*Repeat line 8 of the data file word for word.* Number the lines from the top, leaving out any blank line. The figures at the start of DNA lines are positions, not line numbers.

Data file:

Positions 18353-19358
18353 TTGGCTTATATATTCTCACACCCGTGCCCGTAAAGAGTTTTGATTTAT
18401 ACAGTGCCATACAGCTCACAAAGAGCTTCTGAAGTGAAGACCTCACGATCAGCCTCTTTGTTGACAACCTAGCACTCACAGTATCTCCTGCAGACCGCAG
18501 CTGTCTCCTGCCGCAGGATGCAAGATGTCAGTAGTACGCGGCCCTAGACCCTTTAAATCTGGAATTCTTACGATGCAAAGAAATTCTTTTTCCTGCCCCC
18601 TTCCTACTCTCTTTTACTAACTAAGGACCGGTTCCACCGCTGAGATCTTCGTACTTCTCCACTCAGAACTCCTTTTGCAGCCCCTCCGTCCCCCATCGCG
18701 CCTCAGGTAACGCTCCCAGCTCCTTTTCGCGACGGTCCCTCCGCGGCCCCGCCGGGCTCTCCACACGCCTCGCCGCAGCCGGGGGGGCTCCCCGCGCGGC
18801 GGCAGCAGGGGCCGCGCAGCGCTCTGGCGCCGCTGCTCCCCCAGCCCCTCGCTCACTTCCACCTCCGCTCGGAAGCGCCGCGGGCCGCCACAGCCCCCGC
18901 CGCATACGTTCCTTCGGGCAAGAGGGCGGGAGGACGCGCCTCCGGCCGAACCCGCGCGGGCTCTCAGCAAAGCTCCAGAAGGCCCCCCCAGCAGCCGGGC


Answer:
18901 CGCATACGTTCCTTCGGGCAAGAGGGCGGGAGGACGCGCCTCCGGCCGAACCCGCGCGGGCTCTCAGCAAAGCTCCAGAAGGCCCCCCCAGCAGCCGGGC